So we sent someone to cut my friend.
The someone we sent was just some kid who wanted to be down. Prison gangs are famous for getting lap-dancers (wannabe members) to do their dirty work. We all stood back and watched as this skinny, oily kid crept up on my friend like a weasel keen on a chicken’s egg. Part of me, hell, most of me, was hoping the Muslims jumped on him; TM was my friend, and I have an intense dislike of people cutting my friends. But the Muslims never saw the kid coming, and neither did TM, and all at once the kid’s hand was blurring and TM was flinching and the yard was quieting to better absorb the bloodshed. The kid was already a good fifteen feet away by the time TM realized he was cut. The crowd was stirring. TM fingered what was left of his ear, looking like a bear among buzzing bees. Soon both he and his Muslim brothers figured out who had sent the hit. And then all fourteen of them came and surrounded us.
Violence, Webster’s tells us, is the use of extreme force or sudden, intense action, usually without justification. So violence, then, depends upon justification or – dare I say, the idea of justification – which gets fairly fuzzy when you factor in perspective. Forgive me if I’m rambling, but I’m trying to convince you (or perhaps myself) that Rove, Demon, Dl and I aren’t the animals we sound like. I could tell you about Rove, who, despite his wicked intellect, was too young to articulate the convictions he firmly felt; or about Demon, the way he always had a joke ready, the way he’d give you the shirt off his back without expecting jack in return; or about D1, who read two books a week and rarely, if ever, spoke. But would that make a difference? Would it mitigate the ugliness we’d all perpetrated on our own kind?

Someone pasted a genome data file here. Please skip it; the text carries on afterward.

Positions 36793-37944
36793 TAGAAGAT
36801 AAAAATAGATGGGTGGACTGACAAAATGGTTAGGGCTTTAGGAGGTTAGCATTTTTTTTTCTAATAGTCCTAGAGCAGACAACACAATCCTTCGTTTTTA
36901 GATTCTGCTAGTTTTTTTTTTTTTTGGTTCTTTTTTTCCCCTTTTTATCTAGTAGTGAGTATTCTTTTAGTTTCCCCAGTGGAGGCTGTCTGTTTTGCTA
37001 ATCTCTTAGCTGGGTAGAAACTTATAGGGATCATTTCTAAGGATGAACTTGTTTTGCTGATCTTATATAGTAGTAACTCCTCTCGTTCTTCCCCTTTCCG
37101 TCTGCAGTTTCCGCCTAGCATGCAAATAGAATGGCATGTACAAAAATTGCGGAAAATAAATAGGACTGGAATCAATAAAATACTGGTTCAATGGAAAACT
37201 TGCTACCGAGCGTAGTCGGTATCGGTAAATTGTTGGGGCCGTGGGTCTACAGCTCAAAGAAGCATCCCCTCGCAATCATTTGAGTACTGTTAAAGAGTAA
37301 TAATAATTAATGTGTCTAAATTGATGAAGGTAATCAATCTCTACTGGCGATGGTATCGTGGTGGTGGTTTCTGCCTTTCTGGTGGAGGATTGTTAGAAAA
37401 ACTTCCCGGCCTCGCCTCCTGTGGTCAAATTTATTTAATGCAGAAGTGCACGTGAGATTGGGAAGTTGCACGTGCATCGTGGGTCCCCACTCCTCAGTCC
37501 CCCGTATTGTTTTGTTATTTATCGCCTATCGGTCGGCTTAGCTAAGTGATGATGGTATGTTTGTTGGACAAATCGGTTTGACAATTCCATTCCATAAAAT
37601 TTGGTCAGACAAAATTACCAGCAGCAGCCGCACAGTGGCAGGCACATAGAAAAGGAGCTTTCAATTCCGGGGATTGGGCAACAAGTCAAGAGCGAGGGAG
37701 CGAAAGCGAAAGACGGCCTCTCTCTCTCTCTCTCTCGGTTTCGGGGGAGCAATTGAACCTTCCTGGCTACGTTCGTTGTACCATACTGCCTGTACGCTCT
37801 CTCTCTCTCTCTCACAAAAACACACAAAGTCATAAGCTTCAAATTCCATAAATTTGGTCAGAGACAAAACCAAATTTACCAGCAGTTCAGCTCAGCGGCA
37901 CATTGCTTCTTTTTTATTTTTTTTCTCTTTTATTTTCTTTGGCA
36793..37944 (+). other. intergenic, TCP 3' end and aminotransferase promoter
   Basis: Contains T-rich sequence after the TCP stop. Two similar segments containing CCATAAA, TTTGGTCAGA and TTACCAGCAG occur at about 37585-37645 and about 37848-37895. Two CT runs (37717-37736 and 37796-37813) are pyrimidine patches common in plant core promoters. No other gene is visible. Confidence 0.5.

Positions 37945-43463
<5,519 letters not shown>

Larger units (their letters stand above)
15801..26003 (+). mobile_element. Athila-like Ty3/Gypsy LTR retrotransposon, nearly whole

They came at us from all sides. I had been trying to suppress that familiar fluttering feeling when a dark shape came at me. There was no time for thinking: I stepped in and hit him like I was trying to break my arm. Vaguely I recall something long and black falling from his fingers. I landed very few punches after that. There were so damn many of them, it was all I could do to bob and weave. Someone jumped on my back. My knees nearly buckled. I still remember the foul taste of his calloused fingers as they found purchase inside my mouth, pulling. The dust rose and the fists flew and the COs screamed; though none of them moved in to break it up. Funny that. At one point, TM and I made eye contact: we both turned and found someone else to fight.
From the tower a gunshot roared. Those who weren’t too hurt to fight hit the dirt. Soon, all eighteen combatants were back in their cells and wondering why they were not naked and freezing in the box. Later, we learned that the box had been full. We also learned that, in order to justify the gunshot, the COs had falsely accused an additional thirteen prisoners of having been in the fight. The prison was on lockdown.
The next day I lay in bed, thinking. I remember watching the sunlight slide across the floor of my cell, slinking away as night came, fading the cell to dark once more. I had made a decision knowing I would regret having made it. I did not understand myself. Words failed me.